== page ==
Publications : 2022

East, A, Dalton C, Egeghy P, Vallero D. Estimating exposure across chemical, individual, and media using sparse summary statistics with the Lorber-Egeghy-East Method R Package. Poster presented at Society of Toxicology Annual Meeting, San Diego, CA, March 2022. DOI: 10.23645/epacomptox.20110814, open access online.



Limited data are available to assess potential chemical risks to humans from manufacture, use, and disposal of consumer products and articles.  Tools are needed to access and leverage available data on chemical manufacture, use, and occurrence for important chemical exposure scenarios and pathways across the product lifecycle.  Scientific workflows are designed to execute a series of computational or data manipulation steps.  The simplest automated scientific workflows are scripts that call in data, models, and other inputs and produce outputs that may include analytical results and visualizations.  The value of using this approach is that domain-specific data types and tools can be made available to the exposure scientist and easily accessible to the exposure assessor for specific decision contexts. This product provides regulatory scientists, students and researchers with the ability to effectively access and exploit the many in silico data streams to support different regulatory purposes and supports current Agency efforts to reduce mammal study requests by 30% by 2025, and completely eliminate all mammal study requests and funding by 2035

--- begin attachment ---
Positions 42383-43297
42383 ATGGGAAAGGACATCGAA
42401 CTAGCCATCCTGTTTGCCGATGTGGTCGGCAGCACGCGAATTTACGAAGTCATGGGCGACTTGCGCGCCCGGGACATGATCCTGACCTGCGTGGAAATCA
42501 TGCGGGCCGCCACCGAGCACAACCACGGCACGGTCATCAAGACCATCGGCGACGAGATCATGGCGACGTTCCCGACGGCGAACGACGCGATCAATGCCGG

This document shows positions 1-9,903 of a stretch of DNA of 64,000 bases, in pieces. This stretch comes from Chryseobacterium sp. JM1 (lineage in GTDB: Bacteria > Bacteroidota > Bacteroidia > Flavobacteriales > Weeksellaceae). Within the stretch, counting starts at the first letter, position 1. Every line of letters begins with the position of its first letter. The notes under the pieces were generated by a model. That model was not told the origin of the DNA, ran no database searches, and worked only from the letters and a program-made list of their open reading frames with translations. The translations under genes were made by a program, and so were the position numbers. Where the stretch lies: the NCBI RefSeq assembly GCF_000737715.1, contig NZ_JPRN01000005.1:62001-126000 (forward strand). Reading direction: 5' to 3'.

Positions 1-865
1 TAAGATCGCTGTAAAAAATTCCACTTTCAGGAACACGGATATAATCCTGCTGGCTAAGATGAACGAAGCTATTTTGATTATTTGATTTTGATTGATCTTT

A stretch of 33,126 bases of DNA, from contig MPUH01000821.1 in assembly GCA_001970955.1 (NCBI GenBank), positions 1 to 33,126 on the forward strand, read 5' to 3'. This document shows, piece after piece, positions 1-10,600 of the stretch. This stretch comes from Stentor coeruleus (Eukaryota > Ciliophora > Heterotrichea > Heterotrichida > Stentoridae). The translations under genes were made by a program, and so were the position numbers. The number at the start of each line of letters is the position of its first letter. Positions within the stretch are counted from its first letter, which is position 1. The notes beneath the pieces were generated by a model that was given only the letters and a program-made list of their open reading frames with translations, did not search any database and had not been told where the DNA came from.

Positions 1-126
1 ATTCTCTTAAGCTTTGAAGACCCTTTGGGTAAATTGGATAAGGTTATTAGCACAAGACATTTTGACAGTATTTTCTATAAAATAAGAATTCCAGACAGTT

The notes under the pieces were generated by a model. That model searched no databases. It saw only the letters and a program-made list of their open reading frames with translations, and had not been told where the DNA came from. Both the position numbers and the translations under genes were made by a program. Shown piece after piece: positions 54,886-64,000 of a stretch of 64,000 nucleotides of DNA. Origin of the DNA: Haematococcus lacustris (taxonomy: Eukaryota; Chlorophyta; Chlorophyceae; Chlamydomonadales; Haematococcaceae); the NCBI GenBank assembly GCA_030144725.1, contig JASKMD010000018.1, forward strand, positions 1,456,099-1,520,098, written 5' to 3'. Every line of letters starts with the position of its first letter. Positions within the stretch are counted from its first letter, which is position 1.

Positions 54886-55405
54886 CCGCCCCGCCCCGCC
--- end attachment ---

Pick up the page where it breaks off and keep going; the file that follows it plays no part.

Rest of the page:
Deterministic exposure estimates across media and chemicals are the product of pollutant concentrations and a series of pathway-specific exposure factors. These estimates are strengthened with greater data resolution and more data sources. However, published measurement studies commonly report only sparse summary statistics, with inconsistent measures of central tendency and variance. To reconcile this issue, the Lorber-Egeghy-East Method (LEEM) R package was developed. The model accepts a spreadsheet of available summary statistics as its input and produces synthetic lognormally distributed points for each medium, individual, and chemical entered to the model. Studies may also be ‘weighted’ (for example, by sample size) to be more influential. To demonstrate, summary statistics for 12 per- and polyfluoroalkyl substances (PFAS) – 10:2 FTOH, 6:2 FTOH, 8:2 FTOH, PFDS, PFHpA, PFPeA, PFUdA, 4:2 FTOH, PFDoA, PFHpS, PFNS, and PFPeS – were extracted from scientific literature published between 2011 and 2020. Intake was estimated from dust, water, and air, and soil for population groups, i.e. children, women, and adults. Results are sample-size weighted. The output contains raw data generated for each individual (by PFAS and pathway), summary statistics, the data used, the data not used, and an inventory of how many datasets were used to create each lognormal distribution of points. Abstract does not necessarily reflect EPA policy.